Marketers are always under pressure to create maximum share of voice (SOV) for their brand. The competition for a bigger SOV is always heading north and the audience is heading southwards. In desperation, they create and push as much content as they can in a hope to be the first to get maximum eyeballs. However, they should learn from their past.
There is a reason that Gmail and other email services have a separate tab for promotional content today. Get a little aggressive with your content, and be ready to be blocked, tagged or marked as spam by the myriad of email filters in use today. Your customers do not want to be bombarded with notifications, text messages, and emails every time you think it is appropriate.
This is where the difference comes with a Chatbot. Instead of pushing content, you become accessible to the consumer 24 hours, just a few key presses away. Chatbots help marketers to capture and analyse data, based on which they can then send personalised notifications that are most relevant to a customer. A chatbot also allows you to sustain an active social media presence and your interactions afresh. For example, every time a user lands on your website or social media profile, the Chatbot will automatically pop up and send a welcome notification. This makes you look welcoming, proactive, and eager to interact.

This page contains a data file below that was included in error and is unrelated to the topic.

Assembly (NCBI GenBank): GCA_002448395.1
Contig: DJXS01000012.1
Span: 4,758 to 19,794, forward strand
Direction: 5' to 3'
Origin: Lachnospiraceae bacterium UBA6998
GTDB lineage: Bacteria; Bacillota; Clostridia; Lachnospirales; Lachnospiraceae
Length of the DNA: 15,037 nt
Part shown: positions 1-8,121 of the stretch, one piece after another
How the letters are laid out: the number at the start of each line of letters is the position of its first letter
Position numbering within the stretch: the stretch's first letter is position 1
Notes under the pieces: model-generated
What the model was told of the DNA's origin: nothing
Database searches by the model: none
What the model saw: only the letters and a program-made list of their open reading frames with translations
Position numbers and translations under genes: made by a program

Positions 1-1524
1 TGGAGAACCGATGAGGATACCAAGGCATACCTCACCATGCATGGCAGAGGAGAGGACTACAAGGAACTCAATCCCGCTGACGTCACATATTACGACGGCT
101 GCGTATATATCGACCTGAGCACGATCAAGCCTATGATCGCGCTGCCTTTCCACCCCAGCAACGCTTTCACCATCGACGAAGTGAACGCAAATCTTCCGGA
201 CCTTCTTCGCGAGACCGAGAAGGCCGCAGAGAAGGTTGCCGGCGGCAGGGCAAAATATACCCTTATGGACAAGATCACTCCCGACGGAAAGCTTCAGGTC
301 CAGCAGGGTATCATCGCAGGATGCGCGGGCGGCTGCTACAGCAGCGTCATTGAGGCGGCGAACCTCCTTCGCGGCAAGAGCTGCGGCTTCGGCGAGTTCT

Today, Chatbots have evolved significantly and will continue to do so with advancements in Artificial Intelligence (AI) and Natural Language Processing (NLP), which are the backbone of Chatbot technology.
The success of Chatbot is not a mere projection but a present reality in certain part of the world. Take WeChat that is highly popular in China. Its usefulness as a utility bot is the perfect example. Users there can hail a taxi, order food, video call a friend or book tickets using the app instantly. All of this without ever leaving the messaging app. Its success is such that businesses are considered archaic in China that do not integrate with WeChat.
Similarly, there are numerous examples of brands in the West and elsewhere which have been able to comprehend the full potential of a Chatbot and leveraged on it.
Things you need to build a Chatbot
The first and foremost thing you need to build and implement a Chatbot isn’t a tool or technology. What you need is a strong understanding of the information workflow and a detailed conversational flow chart. There on, you go on to improving it, making frequent tweaks to it, for months to come, until your bot can interact with your customers seamlessly. Bots are more about conversations than technical. The challenge is in understanding the existing interactions that your customers are having with your brand.
Once your basics are in place, you decide the messaging app upon which your bot will be built. Then you need to pick a platform and implement your workflow, which can probably look like an if-then-else statement.
Chatbots can be looked at as the next evolution in marketing automation that automates personalized interaction between a bot and human in the most natural way possible. Of course, the wittier and accurate responses are, the better services it will provide to a customer. As AI and NLP become more powerful than ever, the better bots will be at personalizing responses, understanding complex requests, and deliver superior services.
Today, Chatbots fall somewhere between AI and Marketing Automation. Ultimately, the goal is to elevate services to a level that users find convenient to use and want to use.
(Amit Tiwari is the VP marketing and communications, Havells India)